Analyzing the Effect of Crowds on Passenger Behavior Inside Urban Trains through Laboratory Experiments—A Pilot Study

Sebastian Seriani*, Jose Miguel Barriga, Alvaro Peña, Alejandra Valencia, Vicente Aprigliano, Lorena Jorquera, Hernan Pinto, Matías Valenzuela, Taku Fujiyama

*Corresponding author for this work

Research output: Contribution to journalArticlepeer-review

1 Scopus citations


The objective is to study the distribution of passengers inside urban trains for different levels of crowding. The study is carried out through the observation of videos made by laboratory experiments in which a mock-up of a carriage represented the boarding and alighting process. The Fruin’s Level of Service (LOS) was adopted, but with a different approach, in which the train is divided into five zones (central hall, central aisle, side aisle, central seats and side seats). The experiments are based on the behavior of passengers in the London Underground; however, this study could be expanded to any conventional rail or LRT system. For the laboratory experiments, it is proposed to build a metro carriage and a corresponding platform section, and the scenarios will include different levels of crowding of passengers boarding and alighting to produce a variation in the density on the platform. According to the crowding level, the results allow obtaining the distribution and movements generated by passengers in the five zones for different instants of time during the process of boarding and alighting. It is observed that passengers are distributed according to safety and efficiency conditions. For example, passengers tried to avoid contact with each other unless it is inevitable. In relation to comfort, the seats of the carriage are always used even if there is a low level of crowding. If the crowding level increases, the boarding and alighting time go up. In addition, passengers will spend one or two seconds more if the “let’s get off before getting on the carriage” behavior is breached. This kind of experiment can be used in further research as a way to test “what-if” scenarios using this new method of discretization of the space inside the train, which cannot be tested in existing stations due to restrictions such as the weather, variability of the train frequency, current design of the trains, among others. New experiments are necessary for future research to include other types of passengers such as people with disabilities or reduced mobility.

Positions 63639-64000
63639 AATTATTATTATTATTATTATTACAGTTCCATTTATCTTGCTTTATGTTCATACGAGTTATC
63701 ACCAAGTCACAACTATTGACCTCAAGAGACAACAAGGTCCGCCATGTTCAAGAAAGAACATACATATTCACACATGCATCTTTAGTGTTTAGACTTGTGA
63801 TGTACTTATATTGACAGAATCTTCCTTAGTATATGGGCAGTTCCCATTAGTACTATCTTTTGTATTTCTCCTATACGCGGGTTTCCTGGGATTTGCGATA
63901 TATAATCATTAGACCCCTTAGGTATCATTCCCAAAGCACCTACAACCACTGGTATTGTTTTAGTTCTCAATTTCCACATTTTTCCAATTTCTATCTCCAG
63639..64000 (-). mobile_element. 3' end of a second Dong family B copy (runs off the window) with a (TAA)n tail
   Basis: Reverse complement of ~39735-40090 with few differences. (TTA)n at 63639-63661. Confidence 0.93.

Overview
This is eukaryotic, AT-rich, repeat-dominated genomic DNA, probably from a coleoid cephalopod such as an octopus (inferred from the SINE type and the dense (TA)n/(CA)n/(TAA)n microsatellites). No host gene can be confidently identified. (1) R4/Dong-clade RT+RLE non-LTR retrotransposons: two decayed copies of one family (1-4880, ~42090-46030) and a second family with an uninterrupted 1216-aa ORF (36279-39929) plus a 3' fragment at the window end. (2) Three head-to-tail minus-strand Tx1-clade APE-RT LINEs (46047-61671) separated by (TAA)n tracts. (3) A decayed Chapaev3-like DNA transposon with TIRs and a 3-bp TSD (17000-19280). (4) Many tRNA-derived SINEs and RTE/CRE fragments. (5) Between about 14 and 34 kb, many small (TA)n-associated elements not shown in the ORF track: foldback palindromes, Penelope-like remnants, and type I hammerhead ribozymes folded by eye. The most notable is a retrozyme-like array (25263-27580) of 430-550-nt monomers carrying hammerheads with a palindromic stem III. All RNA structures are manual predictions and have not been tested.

Original languageEnglish
Article number14882
JournalSustainability (Switzerland)
Issue number22
StatePublished - Nov 2022
Externally publishedYes

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  • behavior
  • boarding and alighting time
  • crowding
  • distribution
  • passenger
  • train


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